The Southwestern Historical Quarterly, Volume 88, July 1984 - April, 1985 Page: 126
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Southwestern Historical Quarterly
sparked interest, too, among antislavery elements. For there was hope,
among many, that great reaches of the vast Texas region would become
a land of freedom, perhaps with a center at San Antonio, the state's
largest town. That hope even led to a movement to encourage settlers
who had no slaves-especially immigrants from Germany and En-
gland-to migrate to Texas to buttress antislavery sentiment.2
As the sectional conflict approached the crisis stage, Texas ap-
peared to be different from states in the Deep South. Its governor, Sam
Houston, who had taken office in December, 1859, insisted that elec-
tion of a Republican as president could offer no excuse for disunion.
He even proclaimed that there was no constitutional right to secede,
that secession would be revolution, and that he would "raise the stan-
dard of revolution" only if the Lincoln government were to trample
on the constitutional rights of Texas.8
The northern impression that Texas was not solid for secession was
strong enough to endure long after fighting had begun. In the sum-
mer of 1861, General George B. McClellan, asked by the president for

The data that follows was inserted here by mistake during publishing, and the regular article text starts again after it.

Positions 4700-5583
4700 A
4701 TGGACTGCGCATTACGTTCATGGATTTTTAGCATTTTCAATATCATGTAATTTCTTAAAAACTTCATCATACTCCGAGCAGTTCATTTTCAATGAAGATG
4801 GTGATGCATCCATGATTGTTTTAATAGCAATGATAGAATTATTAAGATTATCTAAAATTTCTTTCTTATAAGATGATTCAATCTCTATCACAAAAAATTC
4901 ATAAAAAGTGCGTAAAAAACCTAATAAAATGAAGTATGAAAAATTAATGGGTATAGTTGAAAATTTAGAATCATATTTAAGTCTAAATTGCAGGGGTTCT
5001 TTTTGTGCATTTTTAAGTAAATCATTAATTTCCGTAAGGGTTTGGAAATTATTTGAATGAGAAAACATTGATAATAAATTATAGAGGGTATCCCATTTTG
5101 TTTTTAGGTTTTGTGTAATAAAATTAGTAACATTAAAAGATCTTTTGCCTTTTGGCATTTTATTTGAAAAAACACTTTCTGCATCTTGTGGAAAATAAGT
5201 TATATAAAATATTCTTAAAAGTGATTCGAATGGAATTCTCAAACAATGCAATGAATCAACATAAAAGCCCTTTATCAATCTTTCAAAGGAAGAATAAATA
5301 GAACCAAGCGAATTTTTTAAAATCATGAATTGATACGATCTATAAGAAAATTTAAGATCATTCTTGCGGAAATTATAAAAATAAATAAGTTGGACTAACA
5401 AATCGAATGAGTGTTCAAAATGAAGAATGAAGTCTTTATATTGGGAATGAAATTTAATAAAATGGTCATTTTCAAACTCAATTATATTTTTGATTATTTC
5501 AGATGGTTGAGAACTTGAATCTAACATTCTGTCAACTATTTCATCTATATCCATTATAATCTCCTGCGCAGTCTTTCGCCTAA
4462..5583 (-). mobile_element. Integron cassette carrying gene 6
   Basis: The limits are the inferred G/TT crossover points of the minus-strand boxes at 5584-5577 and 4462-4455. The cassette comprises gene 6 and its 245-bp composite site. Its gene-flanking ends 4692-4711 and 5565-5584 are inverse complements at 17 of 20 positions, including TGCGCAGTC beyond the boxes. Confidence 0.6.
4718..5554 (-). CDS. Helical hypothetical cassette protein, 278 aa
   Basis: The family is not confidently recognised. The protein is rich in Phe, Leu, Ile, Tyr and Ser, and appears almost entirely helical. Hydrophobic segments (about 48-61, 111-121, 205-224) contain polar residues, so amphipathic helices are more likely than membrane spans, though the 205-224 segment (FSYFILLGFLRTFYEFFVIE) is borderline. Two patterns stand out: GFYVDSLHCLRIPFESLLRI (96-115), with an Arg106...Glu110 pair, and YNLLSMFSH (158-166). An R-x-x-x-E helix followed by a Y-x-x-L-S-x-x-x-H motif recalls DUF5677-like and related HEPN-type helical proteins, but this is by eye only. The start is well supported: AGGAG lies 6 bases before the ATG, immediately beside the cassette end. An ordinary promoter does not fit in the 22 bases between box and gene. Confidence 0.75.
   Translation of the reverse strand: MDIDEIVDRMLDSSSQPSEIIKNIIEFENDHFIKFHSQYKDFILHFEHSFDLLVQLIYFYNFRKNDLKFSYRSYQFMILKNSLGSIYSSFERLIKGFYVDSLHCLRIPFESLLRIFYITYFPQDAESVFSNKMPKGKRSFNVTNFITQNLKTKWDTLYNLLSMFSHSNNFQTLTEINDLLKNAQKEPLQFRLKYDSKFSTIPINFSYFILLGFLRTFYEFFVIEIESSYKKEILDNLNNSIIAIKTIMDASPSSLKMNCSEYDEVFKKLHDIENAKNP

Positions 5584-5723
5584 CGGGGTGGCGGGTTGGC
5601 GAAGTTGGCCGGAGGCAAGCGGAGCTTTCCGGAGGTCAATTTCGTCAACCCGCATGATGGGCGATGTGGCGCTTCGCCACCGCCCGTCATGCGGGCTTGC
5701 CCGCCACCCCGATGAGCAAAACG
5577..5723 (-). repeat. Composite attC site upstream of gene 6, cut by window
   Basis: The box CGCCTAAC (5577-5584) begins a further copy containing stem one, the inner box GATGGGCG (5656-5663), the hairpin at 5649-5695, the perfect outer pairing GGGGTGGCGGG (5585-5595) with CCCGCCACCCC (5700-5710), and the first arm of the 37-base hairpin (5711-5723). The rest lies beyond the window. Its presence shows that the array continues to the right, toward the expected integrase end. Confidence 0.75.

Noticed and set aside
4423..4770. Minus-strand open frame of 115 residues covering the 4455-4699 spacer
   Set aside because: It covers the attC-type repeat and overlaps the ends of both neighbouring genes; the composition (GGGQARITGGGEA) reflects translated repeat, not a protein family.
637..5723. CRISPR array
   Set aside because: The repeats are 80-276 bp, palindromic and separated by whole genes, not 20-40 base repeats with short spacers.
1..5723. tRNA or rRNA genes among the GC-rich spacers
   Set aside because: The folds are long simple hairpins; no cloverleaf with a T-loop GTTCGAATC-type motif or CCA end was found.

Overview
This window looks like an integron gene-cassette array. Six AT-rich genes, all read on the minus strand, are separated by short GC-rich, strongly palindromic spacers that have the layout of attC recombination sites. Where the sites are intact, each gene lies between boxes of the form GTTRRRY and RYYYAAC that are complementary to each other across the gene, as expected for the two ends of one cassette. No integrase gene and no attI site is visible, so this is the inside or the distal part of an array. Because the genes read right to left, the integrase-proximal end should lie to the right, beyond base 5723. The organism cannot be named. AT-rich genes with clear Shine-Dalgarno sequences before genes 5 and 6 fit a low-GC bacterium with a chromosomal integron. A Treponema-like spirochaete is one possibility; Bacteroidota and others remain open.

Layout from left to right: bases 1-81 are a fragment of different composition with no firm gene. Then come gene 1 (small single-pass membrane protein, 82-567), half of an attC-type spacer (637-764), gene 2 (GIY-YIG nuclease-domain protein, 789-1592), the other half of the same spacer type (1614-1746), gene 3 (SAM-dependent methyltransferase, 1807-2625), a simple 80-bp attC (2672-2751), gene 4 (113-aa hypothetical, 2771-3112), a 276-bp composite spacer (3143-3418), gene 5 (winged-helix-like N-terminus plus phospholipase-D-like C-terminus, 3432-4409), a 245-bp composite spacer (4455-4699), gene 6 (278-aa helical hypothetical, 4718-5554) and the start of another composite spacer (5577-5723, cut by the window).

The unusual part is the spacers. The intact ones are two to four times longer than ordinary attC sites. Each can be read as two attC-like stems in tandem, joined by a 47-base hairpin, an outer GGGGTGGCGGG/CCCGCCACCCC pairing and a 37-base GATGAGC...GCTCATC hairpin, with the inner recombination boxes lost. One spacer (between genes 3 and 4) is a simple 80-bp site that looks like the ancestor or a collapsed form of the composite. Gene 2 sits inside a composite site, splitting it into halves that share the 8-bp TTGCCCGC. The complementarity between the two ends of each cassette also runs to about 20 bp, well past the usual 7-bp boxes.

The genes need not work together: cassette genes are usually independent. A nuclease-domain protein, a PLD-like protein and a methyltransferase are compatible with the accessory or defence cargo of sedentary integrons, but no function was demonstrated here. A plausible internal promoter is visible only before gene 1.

his strategic thinking, listed Texas as a potential objective "for the pur-
pose of protecting and developing the latent Union and free-State
sentiment well known to predominate in Western Texas." Before the
year's end he actually had a plan for a drive from Kansas "to make a
descent upon Northern Texas, in connection with one to strike at
Western Texas from the Gulf." Edwin M. Stanton, on becoming sec-
retary of war in January, 1862, met with General Benjamin F. Butler
to be briefed on a proposition for an invasion of Texas. The proposal
was to make a landing on the Texas coast and then advance to San
2Joint Resolution for Annexing Texas to the United States, 5 Stat. 797-798 (1845);
Joint Resolution for the Admission of the State of Texas into the Union, 9 Stat. 1o8
(1845); An Act Proposing to the State of Texas the Establishment of Her Northern and
Western Boundaries, ch. 49, 9 Stat. 446-447 (1850o); H P. N. Gammel (comp.), The Laws
of Texas, 1822-1897 . . . (so vols.; Austin, 1898), II, 1, 226; Laura Wood Roper, "Freder-
ick Law Olmsted and the Western Texas Free-Soil Movement," American Historical Re-
view, LVI (Oct., 1950o), 58-64. The division between slave and nonslave elements in Texas
in 186o can be seen in U.S., Department of the Interior, Census Office, Population of the
United States in 186o; Compiled from the Original Returns of the Eighth Census (Wash-
ington, D.C., 1864), 486-487, Table 3. San Antonio and Galveston see-sawed as the largest
town in Texas. In 185o Galveston had 4,117 people and San Antonio 3,488; by 186o Gal-
veston had 7,3o7 and San Antonio 8,235. Texas Almanac and State Industrial Guide,
1972-1973 ([Dallas], 1971), 162, 164.
5Address at the Union Mass Meeting, Austin, Texas, Sept. 22, 186o, Houston, Writings,
VIII, 145-160; Houston to H. M. Watkins and others, Nov. o20, 186o, ibid., 192-193, 194
(quotation), 195-197; Address to the People of Texas, Dec. 3, 186o, ibid., 2o6-212.
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Texas State Historical Association. The Southwestern Historical Quarterly, Volume 88, July 1984 - April, 1985, periodical, 1984/1985; Austin, Texas. (texashistory.unt.edu/ark:/67531/metapth101210/m1/160/: accessed October 23, 2017), University of North Texas Libraries, The Portal to Texas History, texashistory.unt.edu; crediting Texas State Historical Association.